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Verizon iPhone rumors continue to walk the earth



Well, that only took three days. Less than a week since Apple argued in court, on legal record, the AT&T iPhone exclusivity deal was for five years, the rumors of a Verizon iPhone roam the earth once more. Actually, they never really stopped roaming. I had hoped they’d temporarily subside, but… they live!

First up, this report out of DigiTimes:

Pegatron Technology has received orders for an iPhone based on CDMA from Apple with annual shipments expected to reach 10 million units. The orders should start contributing to the Taiwan-based company’s revenues in August or September, according to sources from component makers. Pegatron has declined to comment on the report.

So we know Pegatron, a major manufacturer, is receiving components to build a CDMA iPhone. Or a CDMA phone with hardware similar to the iPhone’s, of which there are many.

Later, tech blogger Dwight Silverman (via jkOnTheRun) speculates Apple will make an iPhone for Verizon… and Sprint… and T-Mobile.  He points out this is pure speculation, but it is built on the backs of Verizon iPhone rumors. The strange thing is, I don’t think Dwight’s idea is far off the mark.

Apple needed the exclusive deal with AT&T to get them to retool their network for visual voice mail. Now everyone offers visual voice mail. Apple’s deal broke from the established practice of the carrier controlling the software and applications. Now that practice is all but gone. Once Apple needed a special deal to get what they wanted. Now they’re industry standards. Apple can take the iPhone to anyone once their AT&T deal is done, and they should take it to everyone.

The only problem I have with his speculation is the time frame. I don’t know why everyone thinks Apple/AT&T iPhone contract renegotiations could result in a shorter exclusive deal. AT&T pays money to subsidize the iPhone 3G price and in return gets less time to enjoy exclusivity? Who pays money for less benefit? Find me that person because I would like them to be on the opposite side of the negotiating table from me. And wasn’t it just a few weeks ago that people were speculating that the iPad deal extended AT&T’s iPhone exclusivity? The truth of the matter, whatever it is, cannot fluctuate week to week, but the rumors do… searching for juicy, yummy brains to eat.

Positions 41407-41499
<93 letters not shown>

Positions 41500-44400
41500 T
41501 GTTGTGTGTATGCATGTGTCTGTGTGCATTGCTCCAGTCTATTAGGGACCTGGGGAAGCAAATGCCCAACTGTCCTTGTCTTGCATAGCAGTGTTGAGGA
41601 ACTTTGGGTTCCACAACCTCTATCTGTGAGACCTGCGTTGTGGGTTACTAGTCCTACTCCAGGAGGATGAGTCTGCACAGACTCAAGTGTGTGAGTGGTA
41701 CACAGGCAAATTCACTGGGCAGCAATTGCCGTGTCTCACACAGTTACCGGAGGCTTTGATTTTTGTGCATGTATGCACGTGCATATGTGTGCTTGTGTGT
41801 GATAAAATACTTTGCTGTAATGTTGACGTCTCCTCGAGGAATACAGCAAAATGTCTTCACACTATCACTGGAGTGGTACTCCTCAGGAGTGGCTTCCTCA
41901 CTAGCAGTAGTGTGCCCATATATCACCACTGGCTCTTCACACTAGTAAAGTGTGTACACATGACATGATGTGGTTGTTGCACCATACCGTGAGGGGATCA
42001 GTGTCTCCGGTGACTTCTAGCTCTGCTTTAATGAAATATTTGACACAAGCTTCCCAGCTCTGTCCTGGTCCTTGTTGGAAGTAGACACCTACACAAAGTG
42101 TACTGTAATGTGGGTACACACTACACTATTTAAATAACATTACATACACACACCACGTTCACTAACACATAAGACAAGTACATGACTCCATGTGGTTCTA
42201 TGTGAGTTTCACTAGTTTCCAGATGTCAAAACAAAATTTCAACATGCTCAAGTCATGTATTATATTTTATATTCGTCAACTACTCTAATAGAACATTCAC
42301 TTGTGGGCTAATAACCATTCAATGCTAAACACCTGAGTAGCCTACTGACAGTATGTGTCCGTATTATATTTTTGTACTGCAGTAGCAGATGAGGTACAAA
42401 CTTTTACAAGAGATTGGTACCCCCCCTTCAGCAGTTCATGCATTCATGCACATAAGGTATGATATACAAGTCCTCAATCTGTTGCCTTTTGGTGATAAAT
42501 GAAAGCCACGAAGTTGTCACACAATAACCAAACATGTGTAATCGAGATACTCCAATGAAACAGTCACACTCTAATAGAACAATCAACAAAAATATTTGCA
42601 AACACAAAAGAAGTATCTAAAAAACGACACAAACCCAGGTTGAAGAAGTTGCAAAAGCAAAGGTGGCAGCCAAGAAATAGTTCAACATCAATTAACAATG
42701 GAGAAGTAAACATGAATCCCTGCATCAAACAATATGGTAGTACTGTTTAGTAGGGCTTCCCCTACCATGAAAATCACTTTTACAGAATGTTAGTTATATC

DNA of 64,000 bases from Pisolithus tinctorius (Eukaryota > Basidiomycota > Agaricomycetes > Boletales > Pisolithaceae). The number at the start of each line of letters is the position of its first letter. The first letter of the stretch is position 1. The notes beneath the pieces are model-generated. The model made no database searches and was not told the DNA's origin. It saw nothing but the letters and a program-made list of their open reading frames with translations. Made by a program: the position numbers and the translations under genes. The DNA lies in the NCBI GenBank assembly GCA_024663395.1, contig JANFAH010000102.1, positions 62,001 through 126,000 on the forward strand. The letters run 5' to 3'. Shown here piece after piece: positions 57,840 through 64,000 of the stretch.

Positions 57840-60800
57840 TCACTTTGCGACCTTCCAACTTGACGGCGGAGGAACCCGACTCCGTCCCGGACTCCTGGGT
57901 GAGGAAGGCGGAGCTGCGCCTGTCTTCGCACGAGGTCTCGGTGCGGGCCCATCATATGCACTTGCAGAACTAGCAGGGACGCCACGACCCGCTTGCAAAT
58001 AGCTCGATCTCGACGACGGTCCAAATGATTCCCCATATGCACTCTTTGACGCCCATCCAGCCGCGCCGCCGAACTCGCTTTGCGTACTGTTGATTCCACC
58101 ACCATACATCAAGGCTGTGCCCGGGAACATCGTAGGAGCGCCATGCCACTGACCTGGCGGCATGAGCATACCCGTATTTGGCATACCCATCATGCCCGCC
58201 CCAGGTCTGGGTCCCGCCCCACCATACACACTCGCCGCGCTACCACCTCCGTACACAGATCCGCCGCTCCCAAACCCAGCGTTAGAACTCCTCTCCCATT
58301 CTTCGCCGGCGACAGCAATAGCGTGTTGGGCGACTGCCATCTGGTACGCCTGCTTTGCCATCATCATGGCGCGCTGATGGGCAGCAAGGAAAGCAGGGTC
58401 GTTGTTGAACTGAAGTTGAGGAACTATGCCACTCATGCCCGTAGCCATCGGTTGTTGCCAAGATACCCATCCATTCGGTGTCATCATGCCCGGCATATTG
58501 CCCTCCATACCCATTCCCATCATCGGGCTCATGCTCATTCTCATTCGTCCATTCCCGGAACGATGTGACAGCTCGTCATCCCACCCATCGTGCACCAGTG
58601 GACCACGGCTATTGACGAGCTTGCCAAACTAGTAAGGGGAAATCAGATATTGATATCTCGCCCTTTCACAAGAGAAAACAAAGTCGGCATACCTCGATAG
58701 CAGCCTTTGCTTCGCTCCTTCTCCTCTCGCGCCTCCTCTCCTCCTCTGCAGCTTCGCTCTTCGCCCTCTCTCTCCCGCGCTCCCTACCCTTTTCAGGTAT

1. GoodThings2Life

    05/14/2010 at 4:49 am

    Shaun of the Dead… great movie! :)

    Verizon iPhone Rumors… not so great… very much like zombies, actually. But then I’ve always felt that way about Mac users…

  2. Dwight Silverman

    05/14/2010 at 10:58 am


    I included the iPad-renegotiation theory just because it was out there, but I more suspect that Apple renegotiated the AT&T deal after AT&T’s network proved unworthy. Contracts like this usually have a clause the requires both parties to perform to a certain standard – it’s clear AT&T has not performed well. I bet Apple wasn’t above using that clause to negotiate a shorter deal, perhaps based on certain performance improvements. Once the door was open, the iPad deal could have been a consolation prize. “We’re invoking that clause, but here’s the iPad data plan deal as a lovely parting gift!” Makes sense in that context.

    • Sumocat

      05/14/2010 at 11:37 am


      Sorry, I wasn’t trying to single you out with that line about the iPad. When I wrote “everyone thinks…” that was to expand the argument back out. Until it was confirmed that the original iPhone deal was five years, everyone was using renegotiations on the 3G and iPad as a way to explain why the exclusivity was still on (and to explain they were wrong about a Verizon iPhone). Now they’re being used as a way to explain why the original deal may be cut short. It’s not possible for both arguments to be right, but they can both be wrong.

      As for your specific point here, I don’t think Apple ever seriously considered a partner other than AT&T for the iPad. If they had taken the iPad to someone else, that would have signaled unhappiness with AT&T and fueled rumors of a split, weakening iPhone sales. Furthermore, AT&T made big concessions with no-contract, half-rate pricing (possibly somewhat offset by an upfront cut of the 3G price premium) and allowing it to be unlocked. I think AT&T gave up enough to get the iPad without affecting the iPhone deal.

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